Our last tip of the week for 2020 covers the important topic of finding balance in pursuing career goals for both women and men. This becomes even more essential in contemporary organizations with long working hours, high workload and demanding tasks.
· With dual-career couples, both partners are highly educated, work full-time in demanding professional or managerial jobs, and see themselves on an upward path in their roles. For these couples, work is a primary source of identity and a primary channel for ambition. Evidence from sociological research suggests that when both partners dedicate themselves to work and to home life, they reap benefits such as increased economic freedom, a more satisfying relationship, and lower-than average chance of divorce.
• However, as their working and personal lives are deeply intertwined, dual-career couples face unique challenges such as whose job to relocate for, when is it ok for one partner to make a risky career change, or simply who will leave early to pick up their sick child.
• Many of these challenges are well recognized in the literature. But for couples themselves, little guidance is available. Research revealed that dual-career couples overcome their challenges by directly addressing deeper psychological and social forces. Research also revealed that three transition points typically occur during dual-career couples’ working and love lives, when those forces are particularly strong.
• The aforementioned three transition points are:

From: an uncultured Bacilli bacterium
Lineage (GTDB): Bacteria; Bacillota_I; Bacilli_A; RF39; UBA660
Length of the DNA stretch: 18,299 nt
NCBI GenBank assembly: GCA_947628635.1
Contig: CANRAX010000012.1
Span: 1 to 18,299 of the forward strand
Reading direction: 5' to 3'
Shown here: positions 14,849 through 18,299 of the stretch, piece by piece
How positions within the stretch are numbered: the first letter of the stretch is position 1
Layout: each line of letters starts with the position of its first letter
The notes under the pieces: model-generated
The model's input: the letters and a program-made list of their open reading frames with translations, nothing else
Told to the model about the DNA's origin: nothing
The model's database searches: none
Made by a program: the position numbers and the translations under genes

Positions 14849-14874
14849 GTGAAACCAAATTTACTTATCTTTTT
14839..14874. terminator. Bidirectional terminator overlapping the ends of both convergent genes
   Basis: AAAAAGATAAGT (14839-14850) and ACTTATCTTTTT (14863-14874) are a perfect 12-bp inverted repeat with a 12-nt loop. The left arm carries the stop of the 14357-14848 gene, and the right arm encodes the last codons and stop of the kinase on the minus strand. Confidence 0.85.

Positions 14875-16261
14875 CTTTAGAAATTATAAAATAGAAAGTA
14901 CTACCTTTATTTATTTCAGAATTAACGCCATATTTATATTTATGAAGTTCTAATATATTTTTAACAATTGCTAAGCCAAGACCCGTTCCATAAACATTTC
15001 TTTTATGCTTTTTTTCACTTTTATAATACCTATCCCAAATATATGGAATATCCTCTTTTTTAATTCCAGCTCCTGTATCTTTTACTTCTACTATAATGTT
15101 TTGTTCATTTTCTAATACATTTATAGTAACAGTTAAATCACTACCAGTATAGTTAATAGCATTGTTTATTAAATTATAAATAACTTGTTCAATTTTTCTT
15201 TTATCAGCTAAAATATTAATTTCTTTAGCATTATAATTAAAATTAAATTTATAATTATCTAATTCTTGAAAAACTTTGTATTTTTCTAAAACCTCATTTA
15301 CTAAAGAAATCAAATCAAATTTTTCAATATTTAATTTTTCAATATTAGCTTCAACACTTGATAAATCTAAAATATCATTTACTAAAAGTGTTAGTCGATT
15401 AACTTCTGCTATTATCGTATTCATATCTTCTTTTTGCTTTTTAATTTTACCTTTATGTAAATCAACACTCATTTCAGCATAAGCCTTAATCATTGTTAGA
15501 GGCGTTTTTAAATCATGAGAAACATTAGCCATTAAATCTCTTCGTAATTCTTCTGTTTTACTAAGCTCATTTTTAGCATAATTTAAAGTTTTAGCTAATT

Working as a couple: the first transition often comes as a response to the first major life event that dual-career couples face together. This first transition is accompanied with two common traps, concentrating exclusively on the practical and basing decisions primarily on money.
Reinventing themselves: in their middle years, many feel a pressing need for individuation, or breaking free of certain expectations in order to become the authors of their own lives, therefore reinventing themselves. Such individual reflection and exploration can lead to additional traps such as mistrust and defensiveness and asymmetric support.
Loss and opportunity: the third transition is typically triggered by shifting roles later in life, which often create a profound sense of loss, i.e. careers plateau or decline, there are physical changes and children may leave home. Although, this transition is usually triggered by loss, it can also represent potential opportunities for late-in-life reinvention, especially in today’s world where people are living longer and are healthier than ever. Nevertheless, also this transition is accompanied with challenges such as unfinished business and narrow horizons.
Do you ever think about reinventing yourself? In your opinion, which specific challenge is the most difficult one to overcome in a dual-career relationship?
Petriglieri, J. (2019). How Dual-Career Couples Make it Work. Harvard Business Review, 97(5), 44-52.
*Slovenian Research Agency, Program P5-0364 – The Impact of Corporate Governance, Organizational Learning, University of Ljubljana, School of Economics and Business, Slovenia.
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